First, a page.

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Spokane, Washington  Est. May 19, 1883

Appeals court orders Freeman School shooter to be resentenced

Freeman High School shooter Caleb Sharpe, pictured here speaking during a court hearing last year, will be resentenced after an appeals court determined his 40 years to life punishment for killing a classmate and shooting three others in 2017 did not follow legal guidelines.  (Jesse Tinsley/The Spokesman-Review)

An appeals court on Tuesday ordered Freeman School shooter Caleb Sharpe to be resentenced.

Sharpe was 15 when he opened fire in Freeman High School on Sept. 13, 2017, killing classmate Sam Strahan, injuring three girls and terrorizing dozens of others.

Sharpe was sentenced to spend at least 40 years in prison by Spokane County Superior Court Judge Michael Price. The sentence of 40 years to life required Sharpe to go before a sentencing review board prior to his release.

The Court of Appeals Division III ruled that the court must impose a sentence of 25 years to life under state law because Sharpe was under the age of 16 at the time of the shooting.

“The Freeman School District is disappointed in today’s announcement that the WA State Court of Appeals has ordered the re-sentencing of Caleb Sharpe. It’s heartbreaking that the Freeman students, staff, families, and community will be exposed to yet another conversation about the situation,” Superintendent Randy Russell said in an email to the Freeman Community. “We will continue providing support and services to Freeman students, staff, and families as we navigate our continuing road of recovery.”

Sharpe, now 22, pleaded guilty to premeditated first-degree aggravated murder for killing Strahan, along with three counts of premeditated attempted first-degree murder for shooting the three girls, and second-degree assault with a deadly weapon.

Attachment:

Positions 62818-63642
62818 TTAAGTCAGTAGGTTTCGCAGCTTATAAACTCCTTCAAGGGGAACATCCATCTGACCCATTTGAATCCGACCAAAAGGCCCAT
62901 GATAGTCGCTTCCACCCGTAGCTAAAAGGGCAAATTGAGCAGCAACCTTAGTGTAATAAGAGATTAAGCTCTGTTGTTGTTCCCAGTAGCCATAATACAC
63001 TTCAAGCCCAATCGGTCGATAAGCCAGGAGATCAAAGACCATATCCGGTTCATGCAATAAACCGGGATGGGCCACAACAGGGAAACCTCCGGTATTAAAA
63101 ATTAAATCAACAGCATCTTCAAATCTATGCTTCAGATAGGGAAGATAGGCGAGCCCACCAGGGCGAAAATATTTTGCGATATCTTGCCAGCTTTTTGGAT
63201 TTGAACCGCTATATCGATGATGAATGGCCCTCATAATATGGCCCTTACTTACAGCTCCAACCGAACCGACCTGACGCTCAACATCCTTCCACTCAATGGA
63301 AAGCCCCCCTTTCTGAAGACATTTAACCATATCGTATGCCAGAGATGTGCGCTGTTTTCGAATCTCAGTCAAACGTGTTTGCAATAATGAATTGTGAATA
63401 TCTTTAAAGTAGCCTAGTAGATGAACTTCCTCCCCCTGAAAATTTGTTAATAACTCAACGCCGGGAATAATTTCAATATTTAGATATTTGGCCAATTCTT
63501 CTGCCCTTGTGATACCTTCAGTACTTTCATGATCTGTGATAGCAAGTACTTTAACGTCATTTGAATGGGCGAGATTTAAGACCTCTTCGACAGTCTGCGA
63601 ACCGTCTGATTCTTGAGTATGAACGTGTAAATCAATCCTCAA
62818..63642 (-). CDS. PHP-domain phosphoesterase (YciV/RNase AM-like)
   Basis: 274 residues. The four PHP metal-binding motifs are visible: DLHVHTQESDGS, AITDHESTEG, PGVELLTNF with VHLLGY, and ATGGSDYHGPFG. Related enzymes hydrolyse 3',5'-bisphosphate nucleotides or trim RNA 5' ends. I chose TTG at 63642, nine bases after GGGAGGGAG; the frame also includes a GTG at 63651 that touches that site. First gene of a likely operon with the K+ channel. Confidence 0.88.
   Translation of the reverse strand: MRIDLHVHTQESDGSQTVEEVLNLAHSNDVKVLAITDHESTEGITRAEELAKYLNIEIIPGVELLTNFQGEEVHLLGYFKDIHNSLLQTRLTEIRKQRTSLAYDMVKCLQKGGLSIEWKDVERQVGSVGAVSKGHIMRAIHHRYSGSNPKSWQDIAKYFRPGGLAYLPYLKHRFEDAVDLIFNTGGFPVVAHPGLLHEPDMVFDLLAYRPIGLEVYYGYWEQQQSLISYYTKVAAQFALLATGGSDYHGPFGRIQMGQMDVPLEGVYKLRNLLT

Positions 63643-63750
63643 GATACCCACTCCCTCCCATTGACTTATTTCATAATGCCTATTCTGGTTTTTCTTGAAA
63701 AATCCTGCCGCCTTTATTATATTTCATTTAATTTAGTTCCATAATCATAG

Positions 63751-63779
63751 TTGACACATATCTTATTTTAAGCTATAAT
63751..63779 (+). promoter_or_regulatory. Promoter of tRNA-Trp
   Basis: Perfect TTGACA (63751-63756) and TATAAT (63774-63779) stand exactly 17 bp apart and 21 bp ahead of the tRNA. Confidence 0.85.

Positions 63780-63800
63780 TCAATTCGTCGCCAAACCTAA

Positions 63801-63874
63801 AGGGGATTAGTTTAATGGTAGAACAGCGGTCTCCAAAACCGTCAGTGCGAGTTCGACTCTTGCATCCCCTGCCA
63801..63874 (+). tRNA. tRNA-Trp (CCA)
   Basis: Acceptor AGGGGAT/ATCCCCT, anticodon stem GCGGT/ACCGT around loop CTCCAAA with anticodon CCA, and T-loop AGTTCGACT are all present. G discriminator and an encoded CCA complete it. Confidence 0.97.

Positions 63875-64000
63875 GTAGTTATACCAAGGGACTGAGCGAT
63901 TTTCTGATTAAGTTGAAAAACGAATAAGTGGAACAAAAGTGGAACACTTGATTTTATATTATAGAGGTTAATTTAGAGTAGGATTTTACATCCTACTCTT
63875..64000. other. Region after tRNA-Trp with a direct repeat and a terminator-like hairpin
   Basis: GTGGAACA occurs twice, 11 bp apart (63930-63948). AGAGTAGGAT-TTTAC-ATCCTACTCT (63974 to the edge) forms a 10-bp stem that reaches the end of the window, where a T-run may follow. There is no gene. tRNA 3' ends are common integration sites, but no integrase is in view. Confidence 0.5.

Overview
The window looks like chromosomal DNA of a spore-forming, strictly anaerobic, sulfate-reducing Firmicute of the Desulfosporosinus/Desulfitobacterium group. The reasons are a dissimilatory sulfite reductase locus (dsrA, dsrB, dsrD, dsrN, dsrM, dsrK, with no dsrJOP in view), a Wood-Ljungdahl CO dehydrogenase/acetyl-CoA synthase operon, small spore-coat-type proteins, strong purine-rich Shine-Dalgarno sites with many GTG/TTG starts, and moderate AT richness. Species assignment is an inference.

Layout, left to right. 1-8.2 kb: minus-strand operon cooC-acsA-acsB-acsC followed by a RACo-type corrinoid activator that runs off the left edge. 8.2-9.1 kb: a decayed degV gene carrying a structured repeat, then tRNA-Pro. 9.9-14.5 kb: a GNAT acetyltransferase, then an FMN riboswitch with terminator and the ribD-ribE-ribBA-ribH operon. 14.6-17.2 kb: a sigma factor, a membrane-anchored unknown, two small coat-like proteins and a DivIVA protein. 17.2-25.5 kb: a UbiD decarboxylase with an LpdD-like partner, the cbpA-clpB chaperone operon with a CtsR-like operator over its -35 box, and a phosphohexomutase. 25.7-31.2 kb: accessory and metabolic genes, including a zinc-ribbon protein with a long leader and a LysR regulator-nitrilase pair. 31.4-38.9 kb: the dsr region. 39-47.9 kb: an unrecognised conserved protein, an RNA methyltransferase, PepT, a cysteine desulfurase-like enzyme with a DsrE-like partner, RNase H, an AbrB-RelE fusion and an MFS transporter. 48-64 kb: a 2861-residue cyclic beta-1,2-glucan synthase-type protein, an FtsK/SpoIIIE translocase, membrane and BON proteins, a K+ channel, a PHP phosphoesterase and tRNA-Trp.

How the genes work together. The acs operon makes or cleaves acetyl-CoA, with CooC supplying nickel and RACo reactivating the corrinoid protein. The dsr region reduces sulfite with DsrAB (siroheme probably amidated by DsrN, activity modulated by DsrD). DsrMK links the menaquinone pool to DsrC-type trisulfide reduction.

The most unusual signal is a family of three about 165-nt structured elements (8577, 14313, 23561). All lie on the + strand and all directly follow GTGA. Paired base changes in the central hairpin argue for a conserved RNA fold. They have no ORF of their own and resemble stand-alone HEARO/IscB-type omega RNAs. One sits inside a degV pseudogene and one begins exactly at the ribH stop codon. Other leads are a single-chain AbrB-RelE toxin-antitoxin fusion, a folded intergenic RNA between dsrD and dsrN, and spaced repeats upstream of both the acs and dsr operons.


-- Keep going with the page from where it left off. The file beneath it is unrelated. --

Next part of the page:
After weeks of victim impact statements, he was sentenced in August 2022.

Sharpe appealed the sentence arguing he could not be sentenced to more than 25 years of minimum prison time.


he appeals court agreed

He also argued that the firearms enhancement of five years of non-concurrent prison time didn’t apply because he was under the age of 16.

The appeals court declined to address that issue but said it could be raised at resentencing.

Sharpe also argued that his confession to police shortly after the shooting should not have been admitted and was coerced. The appeals court ruled that Sharpe waived any challenges to the admissibility of his confession when he pleaded guilty.

The appeals court did say that Sharpe can argue the confession shouldn’t be given much weight at resentencing.

Sharon Hedlund, the deputy prosecutor on the case, said attorneys on both sides were prepared for an appeal and potential resentencing, especially since sentencing guidelines for juveniles are often in flux.

“So this is not a surprise to anyone that was involved in these proceedings,” Hedlund said.

Prosecutors plan to pursue the same sentence but configured differently to meet current law, she said.

Price, the judge, has retired so a new judge will be assigned to the case which could cause delays due to the large volume of background in the case.

A new sentencing date has not been scheduled.